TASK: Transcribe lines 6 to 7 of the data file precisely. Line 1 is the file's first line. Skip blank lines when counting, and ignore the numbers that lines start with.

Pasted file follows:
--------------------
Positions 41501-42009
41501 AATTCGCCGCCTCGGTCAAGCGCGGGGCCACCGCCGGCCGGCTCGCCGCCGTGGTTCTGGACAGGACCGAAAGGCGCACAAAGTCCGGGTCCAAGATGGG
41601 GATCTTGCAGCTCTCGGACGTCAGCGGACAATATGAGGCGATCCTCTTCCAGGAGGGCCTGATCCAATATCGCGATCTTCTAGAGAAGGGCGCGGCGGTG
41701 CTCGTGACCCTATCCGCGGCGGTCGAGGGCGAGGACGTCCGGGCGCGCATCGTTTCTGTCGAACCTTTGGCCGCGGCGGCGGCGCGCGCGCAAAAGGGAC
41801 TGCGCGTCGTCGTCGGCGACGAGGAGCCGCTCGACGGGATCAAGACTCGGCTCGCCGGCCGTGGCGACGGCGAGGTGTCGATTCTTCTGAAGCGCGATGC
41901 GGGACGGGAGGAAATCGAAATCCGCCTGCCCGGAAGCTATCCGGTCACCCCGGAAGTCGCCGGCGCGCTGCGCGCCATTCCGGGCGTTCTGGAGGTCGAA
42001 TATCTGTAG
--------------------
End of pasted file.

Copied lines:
41901 GGGACGGGAGGAAATCGAAATCCGCCTGCCCGGAAGCTATCCGGTCACCCCGGAAGTCGCCGGCGCGCTGCGCGCCATTCCGGGCGTTCTGGAGGTCGAA
42001 TATCTGTAG